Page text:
Bunions


A bunion is a structural anomaly of the bones and the joint between the foot and big toe, and it may be painful. A bunion is an enlargement of bone or tissue around the joint at the base of the big toe (metatarsophalangeal joint).
The big toe may turn in toward the second toe (angulation), and the tissues surrounding the joint may be swollen and tender.
Today the term usually is used to refer to the pathological bump on the side of the great toe joint.
The bump is the swollen bursal sac and/or an osseous (bony) anomaly on the mesophalangeal joint (where the first metatarsal bone and hallux meet).

Signs and symptoms
The McMaster kinesiology of symptoms of bunions include irritated skin around the bunion, pain when walking, joint redness and pain, and possible shift of the big toe toward the other toes. Blisters may form more easily around the site of the bunion as well.
Having bunions can also make it harder to find shoes that fit properly; bunions may force a person to have to buy a larger size shoe to accommodate the width the bunion creates.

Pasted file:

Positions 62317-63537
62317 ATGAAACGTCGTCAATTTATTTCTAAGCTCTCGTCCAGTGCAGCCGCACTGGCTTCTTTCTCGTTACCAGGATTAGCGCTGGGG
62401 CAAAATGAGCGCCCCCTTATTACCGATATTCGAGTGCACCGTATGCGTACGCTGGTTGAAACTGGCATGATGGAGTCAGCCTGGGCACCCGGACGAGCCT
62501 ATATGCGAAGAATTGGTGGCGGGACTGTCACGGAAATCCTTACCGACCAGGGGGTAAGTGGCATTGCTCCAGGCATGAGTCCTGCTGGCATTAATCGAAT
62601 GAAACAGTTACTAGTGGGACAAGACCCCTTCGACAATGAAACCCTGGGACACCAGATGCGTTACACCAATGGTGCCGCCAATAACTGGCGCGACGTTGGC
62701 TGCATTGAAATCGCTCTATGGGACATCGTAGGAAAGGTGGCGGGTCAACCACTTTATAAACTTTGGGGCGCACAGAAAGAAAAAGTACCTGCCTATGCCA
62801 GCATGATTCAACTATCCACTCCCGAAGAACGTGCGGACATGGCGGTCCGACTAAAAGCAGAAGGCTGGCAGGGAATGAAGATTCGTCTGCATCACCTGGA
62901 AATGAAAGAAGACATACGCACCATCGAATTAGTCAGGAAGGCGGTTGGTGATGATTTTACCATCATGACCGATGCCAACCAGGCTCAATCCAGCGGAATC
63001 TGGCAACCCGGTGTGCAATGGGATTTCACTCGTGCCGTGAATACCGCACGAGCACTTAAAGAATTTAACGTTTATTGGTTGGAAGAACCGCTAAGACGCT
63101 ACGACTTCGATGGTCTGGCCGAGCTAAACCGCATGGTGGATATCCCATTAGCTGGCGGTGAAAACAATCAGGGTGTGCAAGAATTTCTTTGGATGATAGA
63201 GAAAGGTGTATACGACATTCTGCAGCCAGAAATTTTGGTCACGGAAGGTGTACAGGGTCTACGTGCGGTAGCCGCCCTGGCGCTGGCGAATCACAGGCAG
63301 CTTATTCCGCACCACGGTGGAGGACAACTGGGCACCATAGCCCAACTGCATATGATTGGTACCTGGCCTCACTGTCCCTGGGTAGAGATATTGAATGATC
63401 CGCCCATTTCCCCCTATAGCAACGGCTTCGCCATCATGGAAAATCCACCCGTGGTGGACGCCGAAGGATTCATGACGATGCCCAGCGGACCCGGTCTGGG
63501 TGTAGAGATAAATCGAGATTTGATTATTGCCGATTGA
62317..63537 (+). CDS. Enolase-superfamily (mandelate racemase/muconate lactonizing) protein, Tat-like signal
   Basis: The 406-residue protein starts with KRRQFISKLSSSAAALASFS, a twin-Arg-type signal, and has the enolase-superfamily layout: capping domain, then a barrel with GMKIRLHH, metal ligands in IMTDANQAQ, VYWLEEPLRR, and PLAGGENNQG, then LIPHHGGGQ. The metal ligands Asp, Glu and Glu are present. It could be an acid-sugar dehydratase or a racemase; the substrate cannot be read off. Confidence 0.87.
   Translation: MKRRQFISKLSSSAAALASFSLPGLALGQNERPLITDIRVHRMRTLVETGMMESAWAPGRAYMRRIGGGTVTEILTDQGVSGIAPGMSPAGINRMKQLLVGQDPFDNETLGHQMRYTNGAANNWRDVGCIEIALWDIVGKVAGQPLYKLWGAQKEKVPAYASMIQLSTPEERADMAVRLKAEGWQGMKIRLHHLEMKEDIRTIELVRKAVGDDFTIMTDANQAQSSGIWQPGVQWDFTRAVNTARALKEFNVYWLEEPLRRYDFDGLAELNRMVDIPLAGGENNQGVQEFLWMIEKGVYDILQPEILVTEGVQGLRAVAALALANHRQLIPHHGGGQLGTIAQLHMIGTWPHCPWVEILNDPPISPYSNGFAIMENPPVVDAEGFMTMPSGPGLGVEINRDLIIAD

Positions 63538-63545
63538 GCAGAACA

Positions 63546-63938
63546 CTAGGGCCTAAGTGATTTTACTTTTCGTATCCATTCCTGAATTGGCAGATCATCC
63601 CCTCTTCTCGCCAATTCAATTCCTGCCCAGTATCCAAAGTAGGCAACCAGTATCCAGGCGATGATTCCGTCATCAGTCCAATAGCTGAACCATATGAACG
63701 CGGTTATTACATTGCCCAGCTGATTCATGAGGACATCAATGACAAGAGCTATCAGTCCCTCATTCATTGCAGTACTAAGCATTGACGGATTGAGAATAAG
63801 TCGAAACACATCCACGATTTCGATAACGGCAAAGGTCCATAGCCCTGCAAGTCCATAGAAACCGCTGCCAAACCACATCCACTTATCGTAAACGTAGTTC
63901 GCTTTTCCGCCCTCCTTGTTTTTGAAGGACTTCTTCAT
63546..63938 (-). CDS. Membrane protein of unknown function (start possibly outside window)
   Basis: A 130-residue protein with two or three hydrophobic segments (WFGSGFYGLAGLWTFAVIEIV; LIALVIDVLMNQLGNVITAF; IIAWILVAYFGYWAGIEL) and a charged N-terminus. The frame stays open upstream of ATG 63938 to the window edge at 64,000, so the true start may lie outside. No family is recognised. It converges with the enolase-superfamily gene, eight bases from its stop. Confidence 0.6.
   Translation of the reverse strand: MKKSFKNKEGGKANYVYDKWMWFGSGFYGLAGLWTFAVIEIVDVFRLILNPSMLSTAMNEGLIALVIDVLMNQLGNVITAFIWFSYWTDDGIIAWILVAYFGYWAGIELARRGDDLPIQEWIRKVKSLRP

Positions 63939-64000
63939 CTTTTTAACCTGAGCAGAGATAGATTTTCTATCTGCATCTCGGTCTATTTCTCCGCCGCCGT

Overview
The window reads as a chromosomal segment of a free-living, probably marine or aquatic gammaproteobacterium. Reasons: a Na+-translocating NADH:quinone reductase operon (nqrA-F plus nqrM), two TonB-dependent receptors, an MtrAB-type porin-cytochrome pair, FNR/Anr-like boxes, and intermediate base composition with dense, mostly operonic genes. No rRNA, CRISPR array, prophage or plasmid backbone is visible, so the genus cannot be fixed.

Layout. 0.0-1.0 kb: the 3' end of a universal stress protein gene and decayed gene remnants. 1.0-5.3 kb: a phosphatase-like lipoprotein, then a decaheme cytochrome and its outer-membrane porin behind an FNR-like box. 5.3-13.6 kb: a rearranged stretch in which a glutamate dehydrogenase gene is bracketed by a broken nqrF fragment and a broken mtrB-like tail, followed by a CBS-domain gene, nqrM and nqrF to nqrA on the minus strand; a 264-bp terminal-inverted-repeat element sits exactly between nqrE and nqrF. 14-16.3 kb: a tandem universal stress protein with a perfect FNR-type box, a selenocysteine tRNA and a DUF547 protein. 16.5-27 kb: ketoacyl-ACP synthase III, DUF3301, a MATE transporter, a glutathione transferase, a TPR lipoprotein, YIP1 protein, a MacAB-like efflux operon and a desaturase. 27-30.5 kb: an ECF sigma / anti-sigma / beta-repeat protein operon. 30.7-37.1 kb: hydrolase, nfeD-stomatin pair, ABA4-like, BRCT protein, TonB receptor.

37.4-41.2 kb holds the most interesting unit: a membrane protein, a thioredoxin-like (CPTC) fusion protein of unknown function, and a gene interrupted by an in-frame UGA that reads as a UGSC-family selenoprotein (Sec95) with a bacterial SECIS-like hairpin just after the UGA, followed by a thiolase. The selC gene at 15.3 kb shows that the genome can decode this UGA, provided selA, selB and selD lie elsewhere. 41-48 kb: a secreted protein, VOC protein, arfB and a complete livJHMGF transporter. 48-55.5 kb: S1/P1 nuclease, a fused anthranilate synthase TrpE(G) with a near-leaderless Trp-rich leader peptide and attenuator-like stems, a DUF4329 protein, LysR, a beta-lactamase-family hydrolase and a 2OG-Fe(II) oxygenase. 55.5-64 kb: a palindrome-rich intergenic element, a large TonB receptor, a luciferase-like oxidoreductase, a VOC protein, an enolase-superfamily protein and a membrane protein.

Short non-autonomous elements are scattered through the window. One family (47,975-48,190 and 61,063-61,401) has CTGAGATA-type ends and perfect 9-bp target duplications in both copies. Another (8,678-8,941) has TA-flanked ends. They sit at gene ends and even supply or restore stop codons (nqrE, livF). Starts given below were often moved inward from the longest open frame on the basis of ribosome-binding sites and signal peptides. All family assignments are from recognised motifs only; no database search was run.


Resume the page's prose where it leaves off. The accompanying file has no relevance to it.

Wearing high heels also becomes more of a problem for those with bunions as the heel puts pressure on the toes, which may be irritating to most people in general, but even more so in those with bunions.

Pathophysiology
Bunions are mostly genetic and consist of certain tendons, ligaments, and supportive structures of the first metatarsal that are positioned differently. This bio-mechanical anomaly may be caused by a variety of conditions intrinsic to the structure of the foot – such as flat feet, excessive flexibility of ligaments, abnormal bone structure, and certain neurological conditions.
These factors are often considered genetic. Although some experts are convinced that poor fitting footwear is the main cause of bunion formation, other sources concede only that footwear exacerbates the problem caused by the original genetic structure.

Bunions are commonly associated with a deviated position of the big toe toward the second toe, and the deviation in the angle between the first and second metatarsal bones of the foot.
The small sesamoid bones found beneath the first metatarsal (which help the flexor tendon bend the big toe downwards) may also become deviated over time as the first metatarsal bone drifts away from its normal position. Arthritis of the big toe joint, diminished and/or altered range of motion, and discomfort with pressure applied to the bump or with motion of the joint, may all accompany bunion development.